Sales Tax on Meals

Sales Tax on Meals

Many of you received a Member Alert from WHCA regarding sales tax on meals when provided to independent living residents within a licensed assisted living community.  The WHCA Member Alert did not distinguish this matter as it may apply to not-for-profit organizations.  Not-for-profit organizations that provide meals to seniors (independent or dependent on care and other services) should be unaffected by the recent DOR audit activity as they are, otherwise, specifically exempt from meals sales tax under RCW 82.08.0293(3)(b).

WHCA is correct that dating back to the early 1980’s the Department of Revenue took the position that the provision of meals to independent living residents was NOT a sale of prepared food, but merely incidental to the rental of real property to the resident.  According to Lane Powell, DORs position was based on an application of a doctrine referred to as the predominant purpose test; when a taxpayer charged a lump sum price for services, that would otherwise be taxed differently if sold separately, the entire lump sum price was taxed according to its predominate purpose.  Meaning that in this situation, the DOR determined that the predominant purpose for residents, including those living independently in assisted living, was the rental of the apartment and receiving meals, and even housekeeping, was included in the rental cost.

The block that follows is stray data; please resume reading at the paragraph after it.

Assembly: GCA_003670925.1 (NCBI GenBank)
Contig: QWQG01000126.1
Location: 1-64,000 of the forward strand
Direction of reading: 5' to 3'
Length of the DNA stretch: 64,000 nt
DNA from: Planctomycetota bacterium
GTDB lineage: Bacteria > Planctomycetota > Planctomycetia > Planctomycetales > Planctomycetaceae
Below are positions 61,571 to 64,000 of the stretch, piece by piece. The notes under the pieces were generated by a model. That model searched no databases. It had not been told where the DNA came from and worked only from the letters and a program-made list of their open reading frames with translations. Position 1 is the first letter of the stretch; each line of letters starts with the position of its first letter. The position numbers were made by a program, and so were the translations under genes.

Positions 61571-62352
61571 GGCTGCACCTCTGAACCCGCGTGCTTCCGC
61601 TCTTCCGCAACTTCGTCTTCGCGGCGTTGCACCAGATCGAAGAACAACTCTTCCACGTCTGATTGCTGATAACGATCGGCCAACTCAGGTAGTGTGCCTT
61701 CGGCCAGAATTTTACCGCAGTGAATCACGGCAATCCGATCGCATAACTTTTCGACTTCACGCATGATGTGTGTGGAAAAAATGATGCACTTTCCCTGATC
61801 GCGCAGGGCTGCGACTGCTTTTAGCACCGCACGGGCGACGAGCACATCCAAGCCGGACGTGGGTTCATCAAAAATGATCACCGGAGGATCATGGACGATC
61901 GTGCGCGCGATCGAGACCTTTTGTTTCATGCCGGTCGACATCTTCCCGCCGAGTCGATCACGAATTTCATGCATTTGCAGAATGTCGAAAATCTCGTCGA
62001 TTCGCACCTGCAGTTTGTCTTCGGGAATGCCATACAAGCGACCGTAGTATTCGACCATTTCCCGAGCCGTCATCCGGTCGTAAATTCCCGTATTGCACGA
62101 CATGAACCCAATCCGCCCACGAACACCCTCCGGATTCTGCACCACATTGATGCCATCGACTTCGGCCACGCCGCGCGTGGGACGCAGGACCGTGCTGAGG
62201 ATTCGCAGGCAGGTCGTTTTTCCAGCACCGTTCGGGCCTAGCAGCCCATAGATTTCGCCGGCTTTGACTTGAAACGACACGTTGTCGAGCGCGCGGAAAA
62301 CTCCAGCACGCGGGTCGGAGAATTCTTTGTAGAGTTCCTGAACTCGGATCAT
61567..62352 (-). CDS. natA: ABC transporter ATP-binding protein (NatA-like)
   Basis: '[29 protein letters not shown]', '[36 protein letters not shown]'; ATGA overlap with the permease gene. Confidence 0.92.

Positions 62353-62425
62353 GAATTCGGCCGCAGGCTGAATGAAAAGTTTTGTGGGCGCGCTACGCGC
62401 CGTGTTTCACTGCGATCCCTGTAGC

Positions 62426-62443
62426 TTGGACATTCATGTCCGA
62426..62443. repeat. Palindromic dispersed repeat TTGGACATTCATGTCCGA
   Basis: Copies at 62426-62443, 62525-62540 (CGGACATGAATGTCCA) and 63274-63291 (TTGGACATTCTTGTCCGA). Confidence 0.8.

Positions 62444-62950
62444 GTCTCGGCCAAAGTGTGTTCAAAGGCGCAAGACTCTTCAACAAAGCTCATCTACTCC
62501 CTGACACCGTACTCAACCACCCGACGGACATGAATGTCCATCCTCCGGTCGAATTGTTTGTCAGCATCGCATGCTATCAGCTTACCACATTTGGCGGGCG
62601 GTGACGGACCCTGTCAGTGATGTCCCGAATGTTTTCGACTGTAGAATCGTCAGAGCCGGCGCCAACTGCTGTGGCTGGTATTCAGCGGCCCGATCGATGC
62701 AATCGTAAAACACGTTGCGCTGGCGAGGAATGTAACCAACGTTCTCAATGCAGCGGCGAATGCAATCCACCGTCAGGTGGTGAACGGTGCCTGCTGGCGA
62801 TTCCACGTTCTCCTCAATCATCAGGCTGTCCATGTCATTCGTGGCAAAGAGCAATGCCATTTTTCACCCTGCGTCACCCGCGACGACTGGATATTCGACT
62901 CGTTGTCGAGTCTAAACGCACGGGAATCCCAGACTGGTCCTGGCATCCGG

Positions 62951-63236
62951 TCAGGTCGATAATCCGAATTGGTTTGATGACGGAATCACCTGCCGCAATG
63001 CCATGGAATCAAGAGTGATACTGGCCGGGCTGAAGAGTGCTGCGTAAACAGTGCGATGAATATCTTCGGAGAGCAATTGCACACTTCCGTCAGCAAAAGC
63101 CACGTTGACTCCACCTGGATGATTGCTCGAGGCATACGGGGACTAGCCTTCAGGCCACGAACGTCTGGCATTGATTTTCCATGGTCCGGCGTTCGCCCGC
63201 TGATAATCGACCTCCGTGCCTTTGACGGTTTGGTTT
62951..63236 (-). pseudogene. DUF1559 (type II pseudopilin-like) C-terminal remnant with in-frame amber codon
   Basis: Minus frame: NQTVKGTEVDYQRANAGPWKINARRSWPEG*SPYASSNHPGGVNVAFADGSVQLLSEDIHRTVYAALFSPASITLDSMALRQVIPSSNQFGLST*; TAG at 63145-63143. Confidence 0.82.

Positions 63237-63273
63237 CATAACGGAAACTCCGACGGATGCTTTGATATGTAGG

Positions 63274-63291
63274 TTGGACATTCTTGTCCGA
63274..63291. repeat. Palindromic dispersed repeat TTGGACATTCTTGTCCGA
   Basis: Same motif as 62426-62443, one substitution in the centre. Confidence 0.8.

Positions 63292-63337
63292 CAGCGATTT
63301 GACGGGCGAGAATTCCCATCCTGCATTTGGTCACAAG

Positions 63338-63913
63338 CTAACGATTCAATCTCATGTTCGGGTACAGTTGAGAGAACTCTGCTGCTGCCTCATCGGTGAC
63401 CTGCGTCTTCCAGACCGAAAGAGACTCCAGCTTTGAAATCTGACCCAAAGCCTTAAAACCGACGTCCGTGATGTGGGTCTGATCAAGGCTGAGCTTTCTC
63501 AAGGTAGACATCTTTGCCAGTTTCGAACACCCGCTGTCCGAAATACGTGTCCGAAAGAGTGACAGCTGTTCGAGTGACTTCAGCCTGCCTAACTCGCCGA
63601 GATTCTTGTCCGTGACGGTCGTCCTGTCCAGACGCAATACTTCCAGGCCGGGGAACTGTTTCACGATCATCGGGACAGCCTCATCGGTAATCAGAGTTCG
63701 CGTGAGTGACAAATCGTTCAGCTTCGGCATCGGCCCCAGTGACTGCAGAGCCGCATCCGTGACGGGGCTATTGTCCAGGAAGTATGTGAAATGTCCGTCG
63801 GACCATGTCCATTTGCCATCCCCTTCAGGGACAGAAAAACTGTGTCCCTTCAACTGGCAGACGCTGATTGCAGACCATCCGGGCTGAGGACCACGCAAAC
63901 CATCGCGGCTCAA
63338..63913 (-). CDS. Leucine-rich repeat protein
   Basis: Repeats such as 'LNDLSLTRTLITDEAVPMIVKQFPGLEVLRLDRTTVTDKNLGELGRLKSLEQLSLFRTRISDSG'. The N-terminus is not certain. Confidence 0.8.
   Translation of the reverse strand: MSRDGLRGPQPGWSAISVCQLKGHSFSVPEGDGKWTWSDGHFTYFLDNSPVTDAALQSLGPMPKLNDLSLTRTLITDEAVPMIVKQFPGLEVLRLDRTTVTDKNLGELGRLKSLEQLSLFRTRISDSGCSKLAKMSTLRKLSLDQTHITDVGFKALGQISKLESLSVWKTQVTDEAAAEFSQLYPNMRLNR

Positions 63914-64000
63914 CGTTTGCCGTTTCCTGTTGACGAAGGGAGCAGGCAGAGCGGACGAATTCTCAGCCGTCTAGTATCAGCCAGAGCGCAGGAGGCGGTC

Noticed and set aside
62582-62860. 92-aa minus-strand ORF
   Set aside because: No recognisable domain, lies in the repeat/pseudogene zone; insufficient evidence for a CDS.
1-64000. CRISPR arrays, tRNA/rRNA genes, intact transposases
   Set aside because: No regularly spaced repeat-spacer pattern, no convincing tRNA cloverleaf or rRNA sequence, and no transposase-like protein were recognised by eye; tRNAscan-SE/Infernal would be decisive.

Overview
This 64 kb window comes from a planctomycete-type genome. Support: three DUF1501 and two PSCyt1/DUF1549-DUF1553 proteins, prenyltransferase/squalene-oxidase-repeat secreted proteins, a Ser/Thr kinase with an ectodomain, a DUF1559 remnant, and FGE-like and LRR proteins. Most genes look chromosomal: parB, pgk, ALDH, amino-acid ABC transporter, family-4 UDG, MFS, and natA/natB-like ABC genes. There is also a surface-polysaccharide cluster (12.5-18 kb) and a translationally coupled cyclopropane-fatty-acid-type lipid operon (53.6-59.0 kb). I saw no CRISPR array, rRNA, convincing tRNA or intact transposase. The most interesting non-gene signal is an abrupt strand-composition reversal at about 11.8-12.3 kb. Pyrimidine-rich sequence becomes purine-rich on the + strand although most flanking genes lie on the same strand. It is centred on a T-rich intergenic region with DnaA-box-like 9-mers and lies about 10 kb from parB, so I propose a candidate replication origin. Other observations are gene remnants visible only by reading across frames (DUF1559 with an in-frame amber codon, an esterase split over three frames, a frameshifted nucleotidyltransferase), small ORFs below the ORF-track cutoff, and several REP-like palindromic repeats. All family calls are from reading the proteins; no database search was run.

The Department may have changed that position and has assessed or is in the process of assessing some senior living communities for sales tax on the provision of meals to independent living residents.  WHCA has petitioned the Department to issue a declaratory order on the topic, which petition summarizes the long history of the Department’s treatment of independent living meals as incidental to the rental of real property.   The Department has assigned the petition to a Tax Review Officer and WHCA is encouraging its members to contact the Department to conduct a hearing on the petition.  WHCA hopes that if a hearing is granted, WHCA can then argue against recent and contrary DOR activity and avoid having to separately account for revenue derived from the sale of meals to residents living independently and the associated tax obligation that would follow.

All that being said, if the Department reverses its historic position and treats the provision of meals to independent living residents as a sale of meals to those residents, then under RCW 82.08.0293(3)(b) those sales of meals would be exempt when provided by a Washington non-profit organized under either RCW 24.03 or 24.12 (non-profits formed under another state’s laws would not qualify for the exemption). 

We recognize the burden this recent change in DOR practice may place on for profit assisted living and LPC organizations that provide meals to independent living residents and we are hopeful WHCA will prevail in this challenge.  We will engage if possible and keep members aware of the status of this matter as more is learned.

Should you have questions, please don’t hesitate to reach out.  And if a DOR auditor claims you are required to pay sales tax on meals served, please let me know immediately so we can address this directly with DOR.


Deb Murphy – President & Chief Executive Officer

1102 Broadway, STE 201, Tacoma, WA 98402
p: 253.964.8870 |